Wednesday, July 6, 2011

Domestic Violence Doesn't Discriminate

Photo by Gronvik @
One of the most prevalent myths about domestic violence is that it only happens in poor families and in the inner city. Statistics clearly demonstrate that this isn’t the case at all.

Domestic violence crosses all socio-economic levels and happens in the inner city, the suburbs and in rural areas. There are no boundaries. However, we do have some trends.

· Intimate partner violence affects people regardless of income. However, people with lower annual income (below $25K) are at a 3-times higher risk of intimate partner violence than people with higher annual income (over $50K). Please note that those with less resources are more likely to report incidents of violence.1

· On average between 1993 and 2004, residents of urban areas experienced highest levels of non-fatal intimate partner violence. Residents in suburban and rural areas were equally likely to experience such violence, about 20% less than those in urban areas.1
Our statistics show that 87% of the women in our shelter are at poverty level. We know from our work with our clients that those who come into shelter have fewer resources. Shelter is often the only resource they have available to them.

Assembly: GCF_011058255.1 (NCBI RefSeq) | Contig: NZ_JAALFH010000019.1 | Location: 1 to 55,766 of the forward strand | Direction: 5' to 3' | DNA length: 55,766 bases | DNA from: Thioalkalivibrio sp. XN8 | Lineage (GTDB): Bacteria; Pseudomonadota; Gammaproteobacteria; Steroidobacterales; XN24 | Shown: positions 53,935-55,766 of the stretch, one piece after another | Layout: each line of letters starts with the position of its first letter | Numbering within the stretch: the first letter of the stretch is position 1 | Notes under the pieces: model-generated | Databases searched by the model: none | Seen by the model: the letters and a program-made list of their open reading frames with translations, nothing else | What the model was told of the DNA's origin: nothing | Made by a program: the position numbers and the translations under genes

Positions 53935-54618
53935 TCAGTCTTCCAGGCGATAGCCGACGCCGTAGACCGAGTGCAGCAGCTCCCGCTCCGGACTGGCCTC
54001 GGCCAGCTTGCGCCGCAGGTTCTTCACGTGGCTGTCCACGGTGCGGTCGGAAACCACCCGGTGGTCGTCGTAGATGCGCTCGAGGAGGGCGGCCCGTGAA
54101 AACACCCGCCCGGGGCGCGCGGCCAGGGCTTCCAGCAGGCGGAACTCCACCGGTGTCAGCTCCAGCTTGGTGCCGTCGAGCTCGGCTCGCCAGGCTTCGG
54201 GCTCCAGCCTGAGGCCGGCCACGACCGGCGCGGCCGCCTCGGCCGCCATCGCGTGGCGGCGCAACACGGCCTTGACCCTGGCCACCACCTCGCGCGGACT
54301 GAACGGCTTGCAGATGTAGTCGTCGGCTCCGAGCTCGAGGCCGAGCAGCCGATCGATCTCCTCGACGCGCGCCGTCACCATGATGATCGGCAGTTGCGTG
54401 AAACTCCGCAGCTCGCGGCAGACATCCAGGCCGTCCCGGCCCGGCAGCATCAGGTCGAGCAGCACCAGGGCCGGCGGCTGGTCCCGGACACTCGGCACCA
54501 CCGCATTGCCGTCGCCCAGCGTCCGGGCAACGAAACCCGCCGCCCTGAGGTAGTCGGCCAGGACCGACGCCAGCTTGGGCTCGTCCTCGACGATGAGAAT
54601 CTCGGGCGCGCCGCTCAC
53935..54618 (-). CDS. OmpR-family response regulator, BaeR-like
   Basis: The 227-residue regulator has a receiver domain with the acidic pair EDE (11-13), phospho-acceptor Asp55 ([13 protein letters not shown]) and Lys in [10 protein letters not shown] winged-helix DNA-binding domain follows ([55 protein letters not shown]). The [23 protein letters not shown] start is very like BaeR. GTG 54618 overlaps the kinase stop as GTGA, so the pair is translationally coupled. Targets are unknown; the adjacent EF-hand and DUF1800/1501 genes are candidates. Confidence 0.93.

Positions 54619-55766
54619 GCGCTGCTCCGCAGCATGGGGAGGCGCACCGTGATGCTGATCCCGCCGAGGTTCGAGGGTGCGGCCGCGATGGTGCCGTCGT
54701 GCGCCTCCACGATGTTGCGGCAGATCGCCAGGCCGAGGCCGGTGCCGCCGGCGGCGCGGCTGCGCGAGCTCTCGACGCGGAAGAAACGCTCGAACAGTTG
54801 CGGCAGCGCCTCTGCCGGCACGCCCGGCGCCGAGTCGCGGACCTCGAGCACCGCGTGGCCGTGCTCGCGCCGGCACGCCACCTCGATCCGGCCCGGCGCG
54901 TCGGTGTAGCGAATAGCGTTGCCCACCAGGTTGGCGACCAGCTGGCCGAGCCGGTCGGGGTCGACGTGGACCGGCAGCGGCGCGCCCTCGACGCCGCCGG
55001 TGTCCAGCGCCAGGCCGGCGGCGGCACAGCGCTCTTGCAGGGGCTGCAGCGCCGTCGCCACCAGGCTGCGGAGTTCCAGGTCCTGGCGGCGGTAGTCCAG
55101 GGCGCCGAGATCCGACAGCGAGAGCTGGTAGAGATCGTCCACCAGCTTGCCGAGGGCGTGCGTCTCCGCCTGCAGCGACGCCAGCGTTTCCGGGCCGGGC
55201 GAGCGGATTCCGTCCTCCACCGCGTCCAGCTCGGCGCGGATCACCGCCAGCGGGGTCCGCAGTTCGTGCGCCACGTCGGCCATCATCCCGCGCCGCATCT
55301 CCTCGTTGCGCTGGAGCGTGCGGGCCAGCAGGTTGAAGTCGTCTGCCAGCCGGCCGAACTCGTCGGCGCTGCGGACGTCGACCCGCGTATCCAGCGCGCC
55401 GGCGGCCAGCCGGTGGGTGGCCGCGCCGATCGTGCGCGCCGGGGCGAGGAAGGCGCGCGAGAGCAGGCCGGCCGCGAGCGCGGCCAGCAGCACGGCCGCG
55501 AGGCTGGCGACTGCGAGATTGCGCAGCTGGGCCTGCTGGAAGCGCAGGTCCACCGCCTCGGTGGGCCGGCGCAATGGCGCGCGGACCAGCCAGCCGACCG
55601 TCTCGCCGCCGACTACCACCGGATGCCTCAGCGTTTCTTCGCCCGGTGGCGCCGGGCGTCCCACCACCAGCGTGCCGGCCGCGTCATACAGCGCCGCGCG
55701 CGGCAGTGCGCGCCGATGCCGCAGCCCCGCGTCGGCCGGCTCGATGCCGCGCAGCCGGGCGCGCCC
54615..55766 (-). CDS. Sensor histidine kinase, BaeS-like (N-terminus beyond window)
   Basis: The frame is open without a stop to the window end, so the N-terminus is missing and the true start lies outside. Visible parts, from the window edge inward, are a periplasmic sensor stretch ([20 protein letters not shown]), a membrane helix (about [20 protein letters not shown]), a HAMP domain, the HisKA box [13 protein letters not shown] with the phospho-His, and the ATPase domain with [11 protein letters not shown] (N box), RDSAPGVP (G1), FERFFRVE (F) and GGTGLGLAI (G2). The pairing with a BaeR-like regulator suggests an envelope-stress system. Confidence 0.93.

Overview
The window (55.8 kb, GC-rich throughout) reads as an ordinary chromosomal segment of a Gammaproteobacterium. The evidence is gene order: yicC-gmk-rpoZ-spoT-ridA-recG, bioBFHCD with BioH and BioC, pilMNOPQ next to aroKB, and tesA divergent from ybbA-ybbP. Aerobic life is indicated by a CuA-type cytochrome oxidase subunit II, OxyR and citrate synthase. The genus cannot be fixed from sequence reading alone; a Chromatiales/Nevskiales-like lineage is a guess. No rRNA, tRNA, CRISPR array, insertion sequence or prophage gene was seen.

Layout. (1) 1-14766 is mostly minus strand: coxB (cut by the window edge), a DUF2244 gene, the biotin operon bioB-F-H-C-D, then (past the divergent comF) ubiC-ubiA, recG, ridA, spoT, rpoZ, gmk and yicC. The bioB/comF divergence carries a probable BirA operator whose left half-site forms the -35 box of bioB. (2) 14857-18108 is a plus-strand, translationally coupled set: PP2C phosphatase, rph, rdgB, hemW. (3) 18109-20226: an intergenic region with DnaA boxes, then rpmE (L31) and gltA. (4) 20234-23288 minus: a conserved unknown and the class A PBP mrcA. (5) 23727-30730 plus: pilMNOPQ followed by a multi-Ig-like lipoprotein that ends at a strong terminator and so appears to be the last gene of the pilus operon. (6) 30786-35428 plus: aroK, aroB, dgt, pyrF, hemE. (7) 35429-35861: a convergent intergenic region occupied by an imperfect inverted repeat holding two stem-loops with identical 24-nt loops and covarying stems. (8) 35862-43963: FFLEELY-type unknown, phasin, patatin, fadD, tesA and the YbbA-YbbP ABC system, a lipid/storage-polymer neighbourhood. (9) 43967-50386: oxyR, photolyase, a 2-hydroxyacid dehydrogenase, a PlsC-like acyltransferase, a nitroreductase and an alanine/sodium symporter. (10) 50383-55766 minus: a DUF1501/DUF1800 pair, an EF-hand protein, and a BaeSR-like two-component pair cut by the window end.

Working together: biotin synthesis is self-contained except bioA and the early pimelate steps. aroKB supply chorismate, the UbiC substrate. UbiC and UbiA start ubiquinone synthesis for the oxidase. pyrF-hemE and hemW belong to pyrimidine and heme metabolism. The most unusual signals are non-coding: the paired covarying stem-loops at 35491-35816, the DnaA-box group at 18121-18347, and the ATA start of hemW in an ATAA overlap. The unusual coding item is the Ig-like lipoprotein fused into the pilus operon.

Research is less available regarding women of higher socio economic status, but we do know that they don’t seem to choose to enter shelter. Perhaps this is due to feelings of shame, lower levels of reporting the abuse, or a wider network of resources available to them.

Even if a woman lived in a middle or upper class home, when she leaves the relationship her socio economic status can change dramatically. She may immediately find herself homeless and penniless.

Clearly, the violence is happening to all economic levels. It is our goal to reach all of those impacted by domestic violence and ensure that they are aware of the resources available to them and have the means to access them.

1 From the Domestic Violence Resource Center: Bureau of Justice Statistics, Intimate Partner Violence in the U.S. 1993-2004, 2006.

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